February 5, 2009 – It was with profound shame that I left the theater after the Film Festival showing of The Road to Fallujah – a hatred of myself for not having devoted every minute of my life these past six years to stopping this horrible war. For having gone about my life as if things were normal. For spending most of each day forgetting that a holocaust is being waged in my name on innocent people at this very moment.
“All that is necessary for the triumph of evil is that good men do nothing.” [Edmund Burke] Or not enough.
What could I have done? Witness filmmaker Mark Manning. A former Santa Barbara oil rig worker, Manning took a night class in documentary filmmaking, then headed off to the Middle East. There, he met an Iraqi woman and helped her smuggle medical supplies into a hospital in Fallujah, shortly after U.S. forces converged on and captured it in 2004.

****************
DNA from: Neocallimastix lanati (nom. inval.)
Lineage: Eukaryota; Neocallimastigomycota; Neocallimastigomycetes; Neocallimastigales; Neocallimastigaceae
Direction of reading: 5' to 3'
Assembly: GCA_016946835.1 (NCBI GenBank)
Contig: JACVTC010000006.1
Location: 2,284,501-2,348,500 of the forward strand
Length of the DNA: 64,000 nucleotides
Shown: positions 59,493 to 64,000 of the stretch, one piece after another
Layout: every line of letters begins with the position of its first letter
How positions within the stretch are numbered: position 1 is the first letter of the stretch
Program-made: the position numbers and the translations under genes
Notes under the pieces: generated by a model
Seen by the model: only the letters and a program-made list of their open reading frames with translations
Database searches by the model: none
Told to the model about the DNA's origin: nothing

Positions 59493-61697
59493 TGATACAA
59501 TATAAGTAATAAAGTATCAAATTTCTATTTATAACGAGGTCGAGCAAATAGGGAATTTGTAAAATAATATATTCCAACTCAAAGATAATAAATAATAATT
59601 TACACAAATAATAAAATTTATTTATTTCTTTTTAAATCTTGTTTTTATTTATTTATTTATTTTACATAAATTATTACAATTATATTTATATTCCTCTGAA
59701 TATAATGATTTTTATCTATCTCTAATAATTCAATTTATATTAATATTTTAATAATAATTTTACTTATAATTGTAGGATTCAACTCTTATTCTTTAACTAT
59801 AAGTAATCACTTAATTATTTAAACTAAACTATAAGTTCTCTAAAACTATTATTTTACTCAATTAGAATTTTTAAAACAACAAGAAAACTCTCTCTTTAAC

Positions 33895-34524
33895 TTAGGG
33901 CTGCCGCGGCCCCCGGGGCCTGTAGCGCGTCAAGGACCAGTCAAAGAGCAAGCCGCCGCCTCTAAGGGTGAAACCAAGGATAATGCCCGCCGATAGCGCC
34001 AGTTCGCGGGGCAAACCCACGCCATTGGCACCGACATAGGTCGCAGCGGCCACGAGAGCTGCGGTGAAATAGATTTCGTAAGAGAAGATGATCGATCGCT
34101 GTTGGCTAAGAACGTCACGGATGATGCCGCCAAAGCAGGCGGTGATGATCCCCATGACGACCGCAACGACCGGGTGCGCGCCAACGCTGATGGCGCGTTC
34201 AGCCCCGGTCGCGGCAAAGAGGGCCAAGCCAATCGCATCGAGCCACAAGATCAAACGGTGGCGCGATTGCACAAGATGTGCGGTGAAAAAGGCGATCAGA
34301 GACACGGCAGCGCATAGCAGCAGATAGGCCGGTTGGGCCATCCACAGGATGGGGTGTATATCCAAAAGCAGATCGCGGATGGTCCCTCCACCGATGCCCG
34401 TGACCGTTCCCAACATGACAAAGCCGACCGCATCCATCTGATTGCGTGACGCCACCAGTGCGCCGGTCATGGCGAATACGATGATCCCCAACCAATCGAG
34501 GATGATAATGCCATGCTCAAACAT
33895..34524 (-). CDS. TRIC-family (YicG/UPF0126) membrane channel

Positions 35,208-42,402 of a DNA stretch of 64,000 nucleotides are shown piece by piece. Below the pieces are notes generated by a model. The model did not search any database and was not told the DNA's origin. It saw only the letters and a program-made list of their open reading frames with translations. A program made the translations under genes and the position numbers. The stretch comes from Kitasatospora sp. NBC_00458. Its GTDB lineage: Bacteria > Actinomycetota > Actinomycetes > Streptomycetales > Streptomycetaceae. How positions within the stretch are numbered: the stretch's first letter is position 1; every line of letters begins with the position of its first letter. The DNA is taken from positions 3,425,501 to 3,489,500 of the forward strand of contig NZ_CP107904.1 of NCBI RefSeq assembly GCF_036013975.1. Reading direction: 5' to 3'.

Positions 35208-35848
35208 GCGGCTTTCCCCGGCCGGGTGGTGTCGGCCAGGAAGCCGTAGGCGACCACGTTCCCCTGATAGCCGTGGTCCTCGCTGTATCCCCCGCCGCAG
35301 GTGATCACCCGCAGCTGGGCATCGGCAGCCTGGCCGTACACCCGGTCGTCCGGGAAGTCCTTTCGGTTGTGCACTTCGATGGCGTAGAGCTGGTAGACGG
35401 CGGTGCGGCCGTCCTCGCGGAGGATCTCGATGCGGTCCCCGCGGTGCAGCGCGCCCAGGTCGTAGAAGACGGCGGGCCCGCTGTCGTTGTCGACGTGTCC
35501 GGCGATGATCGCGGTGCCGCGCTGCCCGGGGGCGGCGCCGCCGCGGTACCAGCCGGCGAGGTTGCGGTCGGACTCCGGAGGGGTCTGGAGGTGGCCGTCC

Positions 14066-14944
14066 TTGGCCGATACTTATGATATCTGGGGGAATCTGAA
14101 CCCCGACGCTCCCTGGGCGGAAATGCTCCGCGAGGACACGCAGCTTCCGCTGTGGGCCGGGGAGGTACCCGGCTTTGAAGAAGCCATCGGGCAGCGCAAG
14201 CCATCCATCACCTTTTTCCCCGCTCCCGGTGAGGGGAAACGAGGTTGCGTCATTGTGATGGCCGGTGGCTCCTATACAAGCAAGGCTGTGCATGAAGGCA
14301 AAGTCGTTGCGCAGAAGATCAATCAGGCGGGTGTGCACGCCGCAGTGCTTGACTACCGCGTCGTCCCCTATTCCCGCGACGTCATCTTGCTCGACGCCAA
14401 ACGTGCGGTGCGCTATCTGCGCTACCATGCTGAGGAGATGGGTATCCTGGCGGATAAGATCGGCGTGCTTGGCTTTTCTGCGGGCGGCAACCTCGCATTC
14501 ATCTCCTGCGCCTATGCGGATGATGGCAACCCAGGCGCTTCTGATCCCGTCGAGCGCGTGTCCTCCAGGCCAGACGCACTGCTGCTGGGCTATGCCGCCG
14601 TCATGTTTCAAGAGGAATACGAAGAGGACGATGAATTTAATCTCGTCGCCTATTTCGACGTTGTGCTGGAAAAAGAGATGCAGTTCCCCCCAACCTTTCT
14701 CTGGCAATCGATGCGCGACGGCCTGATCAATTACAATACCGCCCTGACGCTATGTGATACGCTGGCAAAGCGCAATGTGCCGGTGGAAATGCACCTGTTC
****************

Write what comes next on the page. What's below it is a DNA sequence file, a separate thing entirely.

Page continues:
Manning stayed on to film the destruction there and the stories of the Iraqis who had survived it, probably the only unembedded Westerner in the city. What he brought back was devastating, horrifying, shameful. Neighborhoods flattened. Blood-stained walls. Charred bodies and dismembered limbs. Mass burials. Traumatized children, wailing mothers. People who, except for their mustaches and scarves, look like us – only much, much sadder.
Where was the humanitarian aid, the rebuilding we promised the Iraqis? As one soldier said in the film, the military’s “not really set up for that.” I saw no reconstruction. Only utter destruction.
I hope it haunts us forever.